8. Don’t Grouse About Your Nonexistent Bonus

Times are hard. If you don’t get a bonus from your boss, don’t complain about it. It’s not personal. Your boss will appreciate it if you take it in stride.

9. Don’t Assume Everyone Celebrates Christmas

When giving cards, stick to “happy holidays” messages to avoid offending anyone. And if you know a co-worker practices another religion, find out if she is comfortable accepting gifts before you give one.

10. Don’t be a Scrooge

If you’re not into the festive vibe, don’t ruin it for everyone else. This is one time of year that people don’t work as hard if they don’t have to, and enjoy general camaraderie with others in the office.


More Real-World Stories on Getting Hired in PR

Last month I brought you several stories of folks who had unique ways of getting their jobs. Here are even more!

Telling a Story at Your Own Expense

When Brad Hobbs interviewed at Max Borges Agency, a tech PR firm (where he is now Account Director), he surprised the President with his answer to a question about what gadgets Hobbs used daily. Hobbs’ response was “Just my iPhone.” When Borges was confused how someone interested in tech PR could subsist on only one piece of technology, Hobbs dove into his story about how all his other gadgets burned in “a fantastic blaze of glory,”  as they were all in an RV that burned to the ground.

Naturally, Borges wanted to know the full story, and Hobbs told him:

“I went into the full story of how I came about owning a 1978 RV, how I drove it across country with a friend, broke down multiple times, went through 5 car batteries, slept at a gas station, a Cracker Barrel and across the street from a mobile home that was unrelatedly on fire, got 4.9 miles to the gallon, was pulled over in Alabama and accused of smuggling drugs…..and on and on…..just to get it to Florida, fix it up and take it on its inaugural camping trip where it proceeded to light on fire with me and five friends inside.”

Not to worry; Hobbs and his friends were fine, but the RV wasn’t. Borges enjoyed the story so much, he hired Hobbs within days.

Hobbs said what helped him get the job can help anyone: “Don’t be afraid to show some of yourself, of who you really are in an interview.

Being Open to Serendipity

Sometimes despite all the resumes you send out, your perfect job is waiting for you where you least expect it. When Boomer Beam attended his mother’s 25th high school reunion in her stead, he met many of his mother’s classmates. Among them was Elizabeth Nickol, whose family founded All American Clothing.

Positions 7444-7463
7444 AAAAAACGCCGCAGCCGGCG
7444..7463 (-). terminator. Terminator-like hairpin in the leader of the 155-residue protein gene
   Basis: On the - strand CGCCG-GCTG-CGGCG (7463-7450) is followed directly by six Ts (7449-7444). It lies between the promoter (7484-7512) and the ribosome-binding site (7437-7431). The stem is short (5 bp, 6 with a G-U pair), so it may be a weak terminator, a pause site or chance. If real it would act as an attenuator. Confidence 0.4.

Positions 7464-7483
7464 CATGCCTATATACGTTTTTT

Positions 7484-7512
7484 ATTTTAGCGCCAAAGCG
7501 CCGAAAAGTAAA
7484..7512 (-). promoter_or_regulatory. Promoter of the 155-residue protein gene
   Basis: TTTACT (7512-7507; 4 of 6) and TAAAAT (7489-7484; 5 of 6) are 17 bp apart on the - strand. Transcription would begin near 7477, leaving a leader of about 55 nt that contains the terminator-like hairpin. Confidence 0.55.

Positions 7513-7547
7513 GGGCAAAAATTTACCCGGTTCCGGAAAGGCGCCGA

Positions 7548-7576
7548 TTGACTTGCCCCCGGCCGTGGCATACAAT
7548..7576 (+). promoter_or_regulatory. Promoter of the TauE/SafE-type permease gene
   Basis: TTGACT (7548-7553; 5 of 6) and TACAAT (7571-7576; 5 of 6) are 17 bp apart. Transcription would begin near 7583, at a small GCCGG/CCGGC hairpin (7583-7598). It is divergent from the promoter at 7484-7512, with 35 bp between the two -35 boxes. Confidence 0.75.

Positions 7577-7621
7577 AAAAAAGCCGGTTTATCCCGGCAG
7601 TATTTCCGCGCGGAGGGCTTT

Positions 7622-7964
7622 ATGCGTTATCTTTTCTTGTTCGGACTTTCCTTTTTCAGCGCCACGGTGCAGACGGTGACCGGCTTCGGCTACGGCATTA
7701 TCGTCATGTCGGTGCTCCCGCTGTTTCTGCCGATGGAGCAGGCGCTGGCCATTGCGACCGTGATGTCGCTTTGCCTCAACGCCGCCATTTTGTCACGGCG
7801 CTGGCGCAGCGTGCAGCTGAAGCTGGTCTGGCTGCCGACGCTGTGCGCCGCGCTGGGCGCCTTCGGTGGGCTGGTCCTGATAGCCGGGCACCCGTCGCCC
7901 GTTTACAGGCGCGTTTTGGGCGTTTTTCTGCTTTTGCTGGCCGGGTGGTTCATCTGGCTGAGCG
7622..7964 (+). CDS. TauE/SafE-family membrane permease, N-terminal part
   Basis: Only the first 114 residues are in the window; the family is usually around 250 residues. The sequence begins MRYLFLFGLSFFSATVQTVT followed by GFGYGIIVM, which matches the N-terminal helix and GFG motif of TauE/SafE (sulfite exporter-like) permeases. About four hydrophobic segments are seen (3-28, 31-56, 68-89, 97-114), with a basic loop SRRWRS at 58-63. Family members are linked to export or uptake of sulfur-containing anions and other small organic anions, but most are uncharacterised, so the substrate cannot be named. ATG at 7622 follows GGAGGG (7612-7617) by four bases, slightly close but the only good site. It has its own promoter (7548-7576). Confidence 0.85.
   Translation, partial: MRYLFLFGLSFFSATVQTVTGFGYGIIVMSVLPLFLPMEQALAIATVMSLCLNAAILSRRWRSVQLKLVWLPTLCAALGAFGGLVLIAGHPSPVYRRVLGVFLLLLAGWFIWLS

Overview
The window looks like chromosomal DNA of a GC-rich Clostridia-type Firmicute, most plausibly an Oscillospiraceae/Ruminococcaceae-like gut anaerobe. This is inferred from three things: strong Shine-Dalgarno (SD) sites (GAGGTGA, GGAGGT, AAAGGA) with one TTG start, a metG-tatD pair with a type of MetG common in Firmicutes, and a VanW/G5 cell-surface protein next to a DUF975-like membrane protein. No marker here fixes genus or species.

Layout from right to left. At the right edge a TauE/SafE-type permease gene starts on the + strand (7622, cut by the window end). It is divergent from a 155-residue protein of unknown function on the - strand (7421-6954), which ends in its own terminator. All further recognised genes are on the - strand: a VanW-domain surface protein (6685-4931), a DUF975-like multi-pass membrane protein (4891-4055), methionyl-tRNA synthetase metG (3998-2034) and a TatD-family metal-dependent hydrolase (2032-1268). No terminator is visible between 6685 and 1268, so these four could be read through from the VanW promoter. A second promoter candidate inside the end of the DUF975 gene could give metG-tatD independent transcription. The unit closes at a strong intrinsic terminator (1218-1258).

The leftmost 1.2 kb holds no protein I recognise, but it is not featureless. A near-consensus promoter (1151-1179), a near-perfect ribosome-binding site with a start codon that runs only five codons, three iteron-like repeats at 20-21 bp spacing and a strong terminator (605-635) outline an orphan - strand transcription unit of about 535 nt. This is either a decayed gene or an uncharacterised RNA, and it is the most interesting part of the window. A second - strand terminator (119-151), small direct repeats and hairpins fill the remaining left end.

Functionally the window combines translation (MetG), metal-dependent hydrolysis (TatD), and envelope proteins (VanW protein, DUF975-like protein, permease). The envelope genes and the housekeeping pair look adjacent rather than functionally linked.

“The conversation led to an interview, then an internship and eventually a job that I absolutely love. Enjoying a little spontaneity throughout your lifetime can sometimes lead to good opportunities. Keep an eye out for your opportunity. You just never know.”

Beam is now the Director of Marketing and Communications for All American Clothing.

Sharing Your Personal Passions

It’s not always possible to work in a field you’re passionate about, but when your interests align with your job, you stand out to hiring managers.

Kateri Wozny, who has a background in journalism, was looking to break out of the field and move into public relations. She wanted to work for a company that she could identify with on a personal level. She applied with Consortium Media as a PR Specialist, which turned out to be the perfect fit. One of the company’s major clients was a foster service.

“Although I was never a foster child, I was adopted and understood the personal connection that all children deserve a loving family,” Wozny said, “I made sure I emphasized that in my cover letter and my then boss even mentioned in the interview that she was impressed that I could relate to one of their clients and had some ideas for it.”

Her advice to college grads applying for PR jobs is: “make sure you can in some shape or form actually relate to the client/brand and are passionate about it. If you can see yourself having a fun time pitching the brand/client to the press and can bring fresh ideas to the table, you’ll have a shot at getting hired.”


20 Things You Should Have Done this Year to Make Yourself More Hireable

Are you lamenting over not scoring your dream job in 2013? It could be that you were guilty of not doing one or more of the following tips to position yourself as the ideal job candidate.

1. Network more. It’s easy to say you’ll network, but when it comes down to it, did you regularly attend networking meetings and put yourself out there in the scary world of talking to people you don’t know?